Author Archives: bookbii

About bookbii

I'm an ordinary woman living an ordinary life in an ordinary place, and it is quietly wonderful

Leaves of Grass by Walt Whitman

“I celebrate myself, And what I assume you shall assume, For every atom belonging to me as good belongs to you.” As I mentioned in my meditation on my library blog I want to approach my reading towards the end … Continue reading

Posted in poetry | 2 Comments

Meditating on my library

A while ago we converted what was a mostly disused dining room into a library. It was my husband’s idea. We took down our dining table and removed the clunky sideboard; my husband fitted some boxy shelving units from Ikea … Continue reading

Posted in personal reflection | 7 Comments

H(A)PPY by Nicola Barker

Nicola Barker is never predictable, or, wait a minute, that’s not quite true. Nicola Barker is predictable in her unpredictability, the unusualness of her work, the sheer blinding extraordinariness of it. You never really know what to expect. Consequently there … Continue reading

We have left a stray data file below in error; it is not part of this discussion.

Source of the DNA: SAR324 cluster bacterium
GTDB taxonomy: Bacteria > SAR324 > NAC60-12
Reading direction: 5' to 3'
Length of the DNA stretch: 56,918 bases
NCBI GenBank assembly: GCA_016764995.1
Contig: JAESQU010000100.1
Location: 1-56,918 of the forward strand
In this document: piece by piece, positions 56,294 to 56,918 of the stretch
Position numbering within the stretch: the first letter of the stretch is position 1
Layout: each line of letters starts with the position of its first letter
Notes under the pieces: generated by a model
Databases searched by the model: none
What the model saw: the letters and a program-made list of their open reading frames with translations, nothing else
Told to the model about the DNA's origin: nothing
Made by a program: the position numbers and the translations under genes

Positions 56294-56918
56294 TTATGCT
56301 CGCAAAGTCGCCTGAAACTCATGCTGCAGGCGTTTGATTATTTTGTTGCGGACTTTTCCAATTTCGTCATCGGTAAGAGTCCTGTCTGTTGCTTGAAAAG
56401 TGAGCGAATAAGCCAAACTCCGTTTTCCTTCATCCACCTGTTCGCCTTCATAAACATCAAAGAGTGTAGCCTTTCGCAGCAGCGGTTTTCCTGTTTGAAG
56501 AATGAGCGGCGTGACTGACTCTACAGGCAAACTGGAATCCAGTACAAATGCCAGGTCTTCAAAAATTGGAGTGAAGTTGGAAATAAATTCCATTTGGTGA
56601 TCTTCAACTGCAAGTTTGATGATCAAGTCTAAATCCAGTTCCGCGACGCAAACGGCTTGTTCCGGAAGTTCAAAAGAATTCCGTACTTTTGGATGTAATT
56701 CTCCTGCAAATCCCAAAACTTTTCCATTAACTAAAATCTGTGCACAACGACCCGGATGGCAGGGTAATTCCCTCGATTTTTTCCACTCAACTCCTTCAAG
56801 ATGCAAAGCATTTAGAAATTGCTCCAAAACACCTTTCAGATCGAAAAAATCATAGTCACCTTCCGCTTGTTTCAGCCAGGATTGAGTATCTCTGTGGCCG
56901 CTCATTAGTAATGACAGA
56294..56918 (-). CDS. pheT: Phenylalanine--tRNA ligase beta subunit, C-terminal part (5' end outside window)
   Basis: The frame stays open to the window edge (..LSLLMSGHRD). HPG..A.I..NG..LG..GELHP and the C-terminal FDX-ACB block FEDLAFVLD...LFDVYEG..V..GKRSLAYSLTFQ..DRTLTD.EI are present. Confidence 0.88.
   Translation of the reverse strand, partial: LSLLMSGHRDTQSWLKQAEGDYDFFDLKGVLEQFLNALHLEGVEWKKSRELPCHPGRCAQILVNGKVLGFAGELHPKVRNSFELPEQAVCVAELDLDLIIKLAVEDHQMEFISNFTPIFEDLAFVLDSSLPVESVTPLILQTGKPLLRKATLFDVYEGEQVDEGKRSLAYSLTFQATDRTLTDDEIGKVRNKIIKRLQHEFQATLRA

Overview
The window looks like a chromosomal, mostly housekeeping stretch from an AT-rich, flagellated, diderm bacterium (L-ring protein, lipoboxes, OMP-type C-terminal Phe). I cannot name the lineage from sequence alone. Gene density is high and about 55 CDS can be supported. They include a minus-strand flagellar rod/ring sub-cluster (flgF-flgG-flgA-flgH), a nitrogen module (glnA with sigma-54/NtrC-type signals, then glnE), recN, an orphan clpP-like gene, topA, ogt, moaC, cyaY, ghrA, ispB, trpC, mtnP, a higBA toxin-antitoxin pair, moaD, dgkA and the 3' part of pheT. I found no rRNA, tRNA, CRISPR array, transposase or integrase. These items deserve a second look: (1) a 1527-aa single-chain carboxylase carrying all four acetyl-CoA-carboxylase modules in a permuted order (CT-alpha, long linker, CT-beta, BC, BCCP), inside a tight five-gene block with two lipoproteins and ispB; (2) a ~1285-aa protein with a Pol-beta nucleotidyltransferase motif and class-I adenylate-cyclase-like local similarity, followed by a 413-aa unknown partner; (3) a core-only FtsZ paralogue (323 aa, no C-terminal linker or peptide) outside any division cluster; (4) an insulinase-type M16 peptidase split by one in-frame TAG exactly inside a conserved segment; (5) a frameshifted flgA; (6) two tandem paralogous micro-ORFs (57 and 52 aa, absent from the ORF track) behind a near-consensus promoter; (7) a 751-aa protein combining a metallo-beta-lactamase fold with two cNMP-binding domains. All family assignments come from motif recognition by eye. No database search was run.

Posted in fiction | 6 Comments

Books I Ought to Read No.5: Old Goriot by Honoré de Balzac

I have, for the longest time, been intending to get around to reading Old Goriot, but as usual never quite got around to it. It seems I am not alone. When I took my secondhand copy, an old Caxton Edition … Continue reading

Posted in Books I Ought to Read, Classics, fiction | 6 Comments

Reflections on my slow reading experiment

We’re nearly two-thirds of the way through the year and it feels like a good time to take a step back and reflect on how my experiment with slower reading is going. When I set out on this enterprise at … Continue reading

Posted in personal reflection | 7 Comments

The Unwomanly Face of War by Svetlana Alexievich (translated by Pevear & Volokhonsky) #WITMonth

  “There can’t be one heart for hatred and another for love.” A while ago I read Svetlana Alexievich’s extraordinary Chernobyl Prayer, her account – by collating lots of witness accounts – of the Chernobyl incident, the meltdown and the … Continue reading

Posted in #WITMonth, history, non-fiction, translation, war | 11 Comments

The Murder of Halland by Pia Juul (translated by Martin Aitken) #WITMonth

I’ve been reading a fairly heavy-going book, something that can only be read in short bursts however attentive or determined a reader I might be, and whilst I have been avoiding simultaneous readings whilst I have been trying to focus … Continue reading

Posted in #WITMonth, fiction, quick reads, translation | 4 Comments